Like other sectors, the music industry has had many innovations meant to improve how music is printed. However, many artists still prefer the feel of pen and paper when composing songs. One of those innovations is the Keaton Music Typewriter which is considered the coolest typewriter ever made. Its existence came to light in 1936 when it was patented and since then, there hasn’t been any other typewriter to meet or surpass its standards. The machine was named after its Developer, Robert H. Keaton who was from California. It is now a rare item that is only seen with collectors.
Although it was meant to have 14 keys initially, it was later improved to 33 keys and then patented again in 1953. It was mainly marketed in the 1950s and it garnered a price of $255. The distinctive feature of this typewriter is its circular keyboard. The design was inspired by the desire to have something that could bring precision of characters. It can allow the printing of characters precisely and even show where the next character should be located resulting in utmost accuracy.
The keyboard’s functionality comes from its ability to separate two character types. Since music has different types of classes the keyboard made it easy to identify each and differentiate them accordingly. The repetition of one class of music characters like ledger line and bar lines are always indicated in specific positions according to those lines. One of the keyboards made this happen. The other keyboard took care of the characters of a different class of music like the notes, sharp and flat signs as well as rest signs. These when repeated also appear with respect to the staff lines.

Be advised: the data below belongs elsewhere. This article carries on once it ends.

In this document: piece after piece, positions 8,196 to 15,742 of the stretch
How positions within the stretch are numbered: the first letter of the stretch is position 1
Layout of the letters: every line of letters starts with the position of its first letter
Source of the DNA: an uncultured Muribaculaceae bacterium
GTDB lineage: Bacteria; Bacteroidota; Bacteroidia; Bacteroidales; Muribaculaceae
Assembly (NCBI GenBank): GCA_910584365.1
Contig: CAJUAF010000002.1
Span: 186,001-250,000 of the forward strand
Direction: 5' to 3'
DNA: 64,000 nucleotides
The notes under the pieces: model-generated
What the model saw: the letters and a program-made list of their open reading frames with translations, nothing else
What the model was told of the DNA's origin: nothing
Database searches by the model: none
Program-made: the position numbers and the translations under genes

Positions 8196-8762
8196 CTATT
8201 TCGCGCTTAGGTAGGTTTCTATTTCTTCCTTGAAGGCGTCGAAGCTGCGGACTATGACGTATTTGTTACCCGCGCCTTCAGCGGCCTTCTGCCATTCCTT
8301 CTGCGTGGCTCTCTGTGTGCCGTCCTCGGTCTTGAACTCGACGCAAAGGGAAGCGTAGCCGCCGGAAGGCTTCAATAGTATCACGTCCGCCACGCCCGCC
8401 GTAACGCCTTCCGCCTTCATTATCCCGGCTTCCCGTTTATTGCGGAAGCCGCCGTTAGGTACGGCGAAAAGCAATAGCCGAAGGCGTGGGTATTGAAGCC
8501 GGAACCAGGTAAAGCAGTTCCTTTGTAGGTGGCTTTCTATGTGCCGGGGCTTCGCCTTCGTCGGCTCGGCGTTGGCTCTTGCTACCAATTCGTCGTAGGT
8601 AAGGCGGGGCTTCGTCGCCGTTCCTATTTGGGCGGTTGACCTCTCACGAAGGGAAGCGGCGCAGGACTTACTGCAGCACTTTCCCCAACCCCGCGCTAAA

This is an intriguing arrangement, to say the least. The engineering part is also well taken care of in the typewriter. The developer installed a curved meter on the left side making it easy to determine notes and character placement on the page. These controls are called the scale shift handle and the scale shift indicator and they both help with how the page becomes organized. If you live the handle upwards or downwards a little, the typewriter gets adjusted to 1/24 on either side. This causes a character to fall “one musical step” in either direction.
Apart from the outward design and the engineering part, Keaton also took care of visibility. The typewriter could only work perfectly if the musician could see what they were writing. He, therefore, included a long ribbon near the ribbon. This, together with the way the two keyboards worked differently with scale shift handle “left nothing to chance”. The larger keyboard which handles the notes, scales and the flats have the freedom to move “in tandem” with the scale shift handle. On the other hand, the smaller keyboard which handles ledger lines and bar line will remain stagnant to allow the characters to appear to be in the same place depending on the lines.
The Keaton Music Typewriter 1953 patent
Despite all this, it remains unclear whether the typewriter was commercially successful. It now is a collectible that can be accessed on online stores like eBay. It’s amazing design and existence during a time when digital items were still unheard of makes this typewriter an invention worth discovering again.